Untwisting the Caenorhabditis elegans embryo.

Christensen RP, Bokinsky A, Santella A, Wu Y, Marquina-Solis J, Guo M, Kovacevic I, Kumar A, Winter PW, Tashakkori N, McCreedy E, Liu H, McAuliffe M, Mohler W, Colón-Ramos DA, Bao Z, Shroff H - Elife (2015)

The expanded worm model.The original ellipses are expanded until they contact an adjacent surface of the worm or they reach the boundary of the sample plane.DOI:http://dx.doi.org/10.7554/eLife.10070.051
© Copyright Policy
Related In: Results  -  Collection

License
Show All Figures
getmorefigures.php?uid=PMC4764590&req=5

fig19: The expanded worm model.The original ellipses are expanded until they contact an adjacent surface of the worm or they reach the boundary of the sample plane.DOI:http://dx.doi.org/10.7554/eLife.10070.051
Mentions: Once 2D sampling planes have been determined, each sampling plane is constrained by an elliptical model of the worm cross-section with limits defined by the left- and right-side curves. The elliptical model is tested for regions of the worm where the ellipses overlap and all voxels that fall into overlapping areas are removed, producing a set of new contours. The new contours are then expanded outward from the center, until they either contact an expanding contour line from another region of the worm or reach the limit of the sample plane. This process defines the 2D sampling planes and contours within the planes that are used to create the worm model. Appendix 1—figure 12 shows the original elliptical model of the worm, Appendix 1—figure 13 shows the corrected and expanded contours, and Appendix 1—figures 14–16 show a solid version of the worm model.10.7554/eLife.10070.051Appendix 1—figure 13.The expanded worm model.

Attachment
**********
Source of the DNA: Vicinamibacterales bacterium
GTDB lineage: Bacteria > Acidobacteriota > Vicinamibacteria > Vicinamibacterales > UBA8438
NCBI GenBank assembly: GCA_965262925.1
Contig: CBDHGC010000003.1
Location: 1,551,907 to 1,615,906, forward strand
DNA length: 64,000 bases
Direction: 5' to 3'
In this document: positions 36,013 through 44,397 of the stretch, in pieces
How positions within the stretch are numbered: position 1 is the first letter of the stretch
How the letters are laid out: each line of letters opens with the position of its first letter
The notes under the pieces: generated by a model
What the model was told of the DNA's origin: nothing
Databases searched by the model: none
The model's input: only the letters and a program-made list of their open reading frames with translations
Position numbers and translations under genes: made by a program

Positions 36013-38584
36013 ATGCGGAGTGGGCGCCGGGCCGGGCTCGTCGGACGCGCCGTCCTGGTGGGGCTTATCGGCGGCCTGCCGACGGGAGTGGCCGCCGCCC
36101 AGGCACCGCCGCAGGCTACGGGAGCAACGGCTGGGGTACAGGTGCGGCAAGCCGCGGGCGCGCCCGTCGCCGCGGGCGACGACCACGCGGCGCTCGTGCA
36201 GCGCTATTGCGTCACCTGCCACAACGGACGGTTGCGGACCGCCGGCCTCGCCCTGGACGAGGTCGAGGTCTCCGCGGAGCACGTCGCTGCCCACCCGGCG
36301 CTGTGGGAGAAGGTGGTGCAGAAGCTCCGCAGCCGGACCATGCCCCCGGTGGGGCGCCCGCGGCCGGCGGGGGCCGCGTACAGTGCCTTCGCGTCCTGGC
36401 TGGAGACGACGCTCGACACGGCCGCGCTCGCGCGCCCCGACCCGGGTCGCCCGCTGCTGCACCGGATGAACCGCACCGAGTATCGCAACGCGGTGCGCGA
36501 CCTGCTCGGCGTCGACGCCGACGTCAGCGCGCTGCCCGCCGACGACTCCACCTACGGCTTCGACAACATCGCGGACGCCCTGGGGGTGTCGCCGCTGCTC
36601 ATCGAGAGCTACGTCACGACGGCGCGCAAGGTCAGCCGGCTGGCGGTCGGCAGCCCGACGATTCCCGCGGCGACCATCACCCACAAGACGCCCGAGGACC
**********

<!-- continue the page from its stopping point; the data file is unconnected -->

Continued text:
Bottom Line: However, studies of single cell development have largely been conducted in fixed or pre-twitching live embryos, because of technical difficulties associated with embryo movement in late embryogenesis.The detailed positional information we obtained enabled us to develop a composite model showing movement of these cells and neurites in an 'average' worm embryo.The untwisting and cell tracking capabilities of our method provide a foundation on which to catalog C. elegans neurodevelopment, allowing interrogation of developmental events in previously inaccessible periods of embryogenesis.

View Article: PubMed Central - PubMed

Affiliation: Section on High Resolution Optical Imaging, National Institute of Biomedical Imaging and Bioengineering, National Institutes of Health, Bethesda, United States.

ABSTRACT
The nematode Caenorhabditis elegans possesses a simple embryonic nervous system with few enough neurons that the growth of each cell could be followed to provide a systems-level view of development. However, studies of single cell development have largely been conducted in fixed or pre-twitching live embryos, because of technical difficulties associated with embryo movement in late embryogenesis. We present open-source untwisting and annotation software (http://mipav.cit.nih.gov/plugin_jws/mipav_worm_plugin.php) that allows the investigation of neurodevelopmental events in late embryogenesis and apply it to track the 3D positions of seam cell nuclei, neurons, and neurites in multiple elongating embryos. We also provide a tutorial describing how to use the software (Supplementary file 1) and a detailed description of the untwisting algorithm (Appendix). The detailed positional information we obtained enabled us to develop a composite model showing movement of these cells and neurites in an 'average' worm embryo. The untwisting and cell tracking capabilities of our method provide a foundation on which to catalog C. elegans neurodevelopment, allowing interrogation of developmental events in previously inaccessible periods of embryogenesis.

No MeSH data available.


Related in: MedlinePlus